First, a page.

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Parks Department Seeks Proposals for New Management of Angels Gate Center

June 05, 1986|TIM WATERS | Times Staff Writer

SAN PEDRO — Prompted by concerns over how Angels Gate Cultural Center has been managed, Los Angeles city officials are seeking proposals from organizations interested in operating the center.

The city Parks and Recreation Department has set a July 29 deadline for groups to submit proposals for the center, which sits on 64 prime acres overlooking the Pacific Ocean. It once was part of Ft. MacArthur. The department is seeking separate proposals for the operation of the Osgood-Farley Battery Historical Site, which is also maintained by the center's present operator, Angels Gate Cultural Center Inc.

"The department feels compelled to let the community know that the center is available for proposals," said Keith Fitzgerald, a department official. "We don't want to preclude ourselves from any opportunity."

Roberta MacFaden Miller, executive director of the nonprofit Angels Gate Cultural Center Inc., said her group will submit a proposal to continue its role. The center has operated at the park on a month-to-month basis since its three-year lease expired last August.

'May Best Person Win'

"We are the incumbent, but may the best person win," MacFaden Miller said. "If some magical person comes in with millions of dollars, the community will benefit."

Angels Gate Cultural Center Inc. signed a lease with the Parks and Recreation Department in 1982 allowing it to occupy nine former Army barracks in exchange for running an art gallery and conducting free arts programs for the community. The center also is involved in a myriad of other cultural activities, such as monthly poetry readings.

Barracks still stand in the park, which is littered with abandoned military hardware. The land was deeded to the city in 1978 by the federal government under the condition that the city develop it for recreation.

Los Angeles officials had originally planned to invest millions of dollars to build a culture and arts center including a 500-seat community theater, a senior-citizens complex and other amenities. But a lack of money and inquiries by the federal government about reclaiming a portion of the site for military housing have stalled the project, city officials said.

'An Excellent Job'

Angels Gate Cultural Center Inc., which has about 100 volunteers, has more than fulfilled the terms of its lease, according to Fitzgerald. "We don't have anything against the people in there right now," he said. "Roberta has done an excellent job."

Nevertheless, Councilwoman Joan Milke Flores, who represents the San Pedro area, said a major reason the city decided to seek outside proposals instead of automatically renewing the group's lease was because of concerns over the way the center had been managed in the past by Angels Gate Cultural Center Inc.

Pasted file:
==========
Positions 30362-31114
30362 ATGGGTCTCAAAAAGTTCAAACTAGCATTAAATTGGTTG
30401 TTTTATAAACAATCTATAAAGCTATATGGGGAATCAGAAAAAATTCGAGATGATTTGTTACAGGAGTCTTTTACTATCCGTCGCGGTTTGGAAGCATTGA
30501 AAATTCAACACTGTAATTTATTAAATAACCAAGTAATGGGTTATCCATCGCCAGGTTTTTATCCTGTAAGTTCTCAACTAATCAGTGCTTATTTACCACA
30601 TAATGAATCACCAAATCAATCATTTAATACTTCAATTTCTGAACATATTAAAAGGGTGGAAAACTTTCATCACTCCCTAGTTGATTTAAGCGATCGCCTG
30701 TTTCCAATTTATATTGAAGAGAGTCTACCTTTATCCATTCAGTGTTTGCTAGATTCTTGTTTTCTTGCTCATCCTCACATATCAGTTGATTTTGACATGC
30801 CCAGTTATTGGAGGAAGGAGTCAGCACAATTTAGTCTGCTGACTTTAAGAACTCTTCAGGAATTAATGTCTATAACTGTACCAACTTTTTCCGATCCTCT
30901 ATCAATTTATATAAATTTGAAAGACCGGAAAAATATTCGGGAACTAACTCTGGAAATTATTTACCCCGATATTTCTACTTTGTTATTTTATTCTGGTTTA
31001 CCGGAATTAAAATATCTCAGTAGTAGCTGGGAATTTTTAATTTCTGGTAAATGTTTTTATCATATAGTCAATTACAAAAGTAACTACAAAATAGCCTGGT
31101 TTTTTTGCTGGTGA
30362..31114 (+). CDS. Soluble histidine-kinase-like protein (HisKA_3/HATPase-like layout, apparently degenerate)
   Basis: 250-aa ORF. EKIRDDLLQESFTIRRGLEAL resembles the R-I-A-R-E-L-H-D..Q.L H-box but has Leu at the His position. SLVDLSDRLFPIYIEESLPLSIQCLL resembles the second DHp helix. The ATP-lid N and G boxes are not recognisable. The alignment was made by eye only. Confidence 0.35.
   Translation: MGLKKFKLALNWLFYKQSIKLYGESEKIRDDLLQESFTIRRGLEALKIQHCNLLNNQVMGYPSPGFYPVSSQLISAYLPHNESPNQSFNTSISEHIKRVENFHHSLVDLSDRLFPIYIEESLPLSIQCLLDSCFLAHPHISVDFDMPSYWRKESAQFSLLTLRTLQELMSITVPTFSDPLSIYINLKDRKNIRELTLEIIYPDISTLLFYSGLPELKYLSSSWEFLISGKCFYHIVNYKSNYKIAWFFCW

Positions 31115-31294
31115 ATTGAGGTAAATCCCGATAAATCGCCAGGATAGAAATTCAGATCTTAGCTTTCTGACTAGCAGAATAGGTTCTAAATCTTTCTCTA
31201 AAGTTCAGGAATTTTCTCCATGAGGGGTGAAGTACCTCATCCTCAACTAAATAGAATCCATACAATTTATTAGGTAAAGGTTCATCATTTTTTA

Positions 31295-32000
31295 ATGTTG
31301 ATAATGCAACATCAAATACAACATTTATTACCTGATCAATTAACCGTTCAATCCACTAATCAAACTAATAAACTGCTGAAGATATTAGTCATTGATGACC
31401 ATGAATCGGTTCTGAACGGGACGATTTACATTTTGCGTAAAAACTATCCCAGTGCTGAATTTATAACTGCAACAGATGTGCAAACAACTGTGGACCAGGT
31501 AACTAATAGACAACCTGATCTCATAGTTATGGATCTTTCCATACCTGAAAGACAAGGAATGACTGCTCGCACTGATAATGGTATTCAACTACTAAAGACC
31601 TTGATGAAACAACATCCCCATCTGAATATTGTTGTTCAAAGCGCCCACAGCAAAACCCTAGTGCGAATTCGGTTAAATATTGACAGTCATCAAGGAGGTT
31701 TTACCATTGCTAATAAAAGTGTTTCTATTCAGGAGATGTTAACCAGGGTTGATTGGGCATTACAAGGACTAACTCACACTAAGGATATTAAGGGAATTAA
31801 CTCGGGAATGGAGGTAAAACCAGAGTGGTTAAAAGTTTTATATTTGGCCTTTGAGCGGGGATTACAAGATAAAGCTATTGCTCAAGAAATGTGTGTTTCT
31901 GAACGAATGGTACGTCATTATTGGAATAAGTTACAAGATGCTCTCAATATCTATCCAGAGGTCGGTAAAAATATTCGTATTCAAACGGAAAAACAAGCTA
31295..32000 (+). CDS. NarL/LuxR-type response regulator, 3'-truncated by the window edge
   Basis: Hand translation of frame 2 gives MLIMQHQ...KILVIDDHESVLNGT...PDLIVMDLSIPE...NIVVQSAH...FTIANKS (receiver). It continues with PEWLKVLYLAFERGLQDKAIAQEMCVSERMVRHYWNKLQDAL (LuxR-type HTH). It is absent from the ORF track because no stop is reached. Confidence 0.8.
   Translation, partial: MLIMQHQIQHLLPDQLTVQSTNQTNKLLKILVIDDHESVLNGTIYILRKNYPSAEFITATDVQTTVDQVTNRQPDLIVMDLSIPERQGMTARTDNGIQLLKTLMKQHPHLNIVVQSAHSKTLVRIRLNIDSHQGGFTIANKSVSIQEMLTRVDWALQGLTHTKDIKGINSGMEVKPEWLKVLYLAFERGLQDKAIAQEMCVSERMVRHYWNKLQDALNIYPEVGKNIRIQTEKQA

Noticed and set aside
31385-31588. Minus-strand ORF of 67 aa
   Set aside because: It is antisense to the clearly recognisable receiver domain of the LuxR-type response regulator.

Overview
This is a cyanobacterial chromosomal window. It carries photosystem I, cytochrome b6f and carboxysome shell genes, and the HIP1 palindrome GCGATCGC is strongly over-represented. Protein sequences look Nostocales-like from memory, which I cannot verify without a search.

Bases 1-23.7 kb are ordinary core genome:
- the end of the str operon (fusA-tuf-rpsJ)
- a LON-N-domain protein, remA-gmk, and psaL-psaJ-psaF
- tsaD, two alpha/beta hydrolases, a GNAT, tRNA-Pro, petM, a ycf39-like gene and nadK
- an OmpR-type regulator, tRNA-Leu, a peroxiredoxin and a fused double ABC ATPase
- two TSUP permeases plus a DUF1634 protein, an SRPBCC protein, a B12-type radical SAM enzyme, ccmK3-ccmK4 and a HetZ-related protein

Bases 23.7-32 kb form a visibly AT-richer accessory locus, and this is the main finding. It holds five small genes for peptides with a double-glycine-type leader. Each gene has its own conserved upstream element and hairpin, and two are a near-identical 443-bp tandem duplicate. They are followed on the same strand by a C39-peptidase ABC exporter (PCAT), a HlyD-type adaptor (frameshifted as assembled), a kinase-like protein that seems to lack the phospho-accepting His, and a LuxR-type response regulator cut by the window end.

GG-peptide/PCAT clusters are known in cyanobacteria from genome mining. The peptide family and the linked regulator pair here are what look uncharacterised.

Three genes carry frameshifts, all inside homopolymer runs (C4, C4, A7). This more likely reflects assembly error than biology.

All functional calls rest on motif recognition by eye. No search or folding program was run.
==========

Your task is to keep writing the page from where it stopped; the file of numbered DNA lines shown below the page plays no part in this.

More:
Besides complaints over classes being canceled, the group at one time experienced a high turnover among its board of directors, the councilwoman said. Additionally, the group violated its lease with the city on several occasions when it served alcohol on the premises without obtaining approval and allowed a person to reside on the property, she said.

"It was my view if we went out for proposals, (Angels Gate Cultural Center Inc.) would come back with one and we could negotiate with them and make sure guidelines and contingencies were set," the councilwoman said.

No Complaints Recently

Flores added that there appears to have been a "turnaround" in management practices at the center, and she has not received complaints recently. "I really believe they have been more responsible than they were in the past. . . . If they can get their act together, there should not be any reason they can't get their lease renewed."

MacFaden Miller, who became director of the center in 1984, said she is unaware of instances in which the group violated its lease. She said the high turnover among board members came about because of the group's original bylaws, which stated that 50% of the board had to change annually. The bylaws have been amended to allow members to serve indefinitely, she said.

MacFaden Miller also said that she has changed her mind and no longer believes it is necessary for the group to obtain a long-term lease in order to attract the large private contributions necessary to develop the center in the way the city originally envisioned.

"We have a nice building process going on right now," MacFaden Miller said, referring to the arts programs and other projects the group has undertaken since 1982. "In terms of rebuilding the property, we couldn't be ready to do that for several years anyway."

During the past three years, MacFaden Miller said, the group has established an amphitheater, art gallery and small theater and turned the battery site into a military museum. Angles Gate Cultural Inc. expects to raise about $140,000 in contributions for the fiscal year ending next month--triple what the group raised the first year of its existence, she said.

Fitzgerald said that Angels Gate Cultural Center Inc. is the only group that has requested a proposal form. The only other inquiries have come from real estate developers interested in building housing on the land, he said.

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